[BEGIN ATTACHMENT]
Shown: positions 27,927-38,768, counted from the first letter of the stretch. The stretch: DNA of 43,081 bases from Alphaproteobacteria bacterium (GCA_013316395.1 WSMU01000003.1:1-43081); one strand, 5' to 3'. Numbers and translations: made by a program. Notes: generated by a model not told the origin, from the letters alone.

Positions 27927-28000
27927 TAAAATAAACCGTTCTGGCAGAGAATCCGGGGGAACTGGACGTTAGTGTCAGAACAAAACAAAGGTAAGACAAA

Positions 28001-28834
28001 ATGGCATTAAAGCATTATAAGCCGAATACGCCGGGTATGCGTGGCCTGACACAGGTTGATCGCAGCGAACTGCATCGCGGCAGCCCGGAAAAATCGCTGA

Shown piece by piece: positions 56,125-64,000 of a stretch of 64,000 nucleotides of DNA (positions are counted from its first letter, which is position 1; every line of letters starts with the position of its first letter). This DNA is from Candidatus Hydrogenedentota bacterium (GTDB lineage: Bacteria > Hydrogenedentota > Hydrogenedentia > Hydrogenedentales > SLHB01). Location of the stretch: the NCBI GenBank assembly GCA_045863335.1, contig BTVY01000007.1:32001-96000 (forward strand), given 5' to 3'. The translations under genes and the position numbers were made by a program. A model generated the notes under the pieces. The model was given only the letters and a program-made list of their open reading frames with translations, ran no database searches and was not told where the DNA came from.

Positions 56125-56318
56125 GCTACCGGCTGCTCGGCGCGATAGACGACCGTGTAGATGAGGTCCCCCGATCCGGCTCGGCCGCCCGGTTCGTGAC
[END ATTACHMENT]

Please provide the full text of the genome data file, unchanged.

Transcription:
Shown: positions 27,927-38,768, counted from the first letter of the stretch. The stretch: DNA of 43,081 bases from Alphaproteobacteria bacterium (GCA_013316395.1 WSMU01000003.1:1-43081); one strand, 5' to 3'. Numbers and translations: made by a program. Notes: generated by a model not told the origin, from the letters alone.

Positions 27927-28000
27927 TAAAATAAACCGTTCTGGCAGAGAATCCGGGGGAACTGGACGTTAGTGTCAGAACAAAACAAAGGTAAGACAAA

Positions 28001-28834
28001 ATGGCATTAAAGCATTATAAGCCGAATACGCCGGGTATGCGTGGCCTGACACAGGTTGATCGCAGCGAACTGCATCGCGGCAGCCCGGAAAAATCGCTGA

Shown piece by piece: positions 56,125-64,000 of a stretch of 64,000 nucleotides of DNA (positions are counted from its first letter, which is position 1; every line of letters starts with the position of its first letter). This DNA is from Candidatus Hydrogenedentota bacterium (GTDB lineage: Bacteria > Hydrogenedentota > Hydrogenedentia > Hydrogenedentales > SLHB01). Location of the stretch: the NCBI GenBank assembly GCA_045863335.1, contig BTVY01000007.1:32001-96000 (forward strand), given 5' to 3'. The translations under genes and the position numbers were made by a program. A model generated the notes under the pieces. The model was given only the letters and a program-made list of their open reading frames with translations, ran no database searches and was not told where the DNA came from.

Positions 56125-56318
56125 GCTACCGGCTGCTCGGCGCGATAGACGACCGTGTAGATGAGGTCCCCCGATCCGGCTCGGCCGCCCGGTTCGTGAC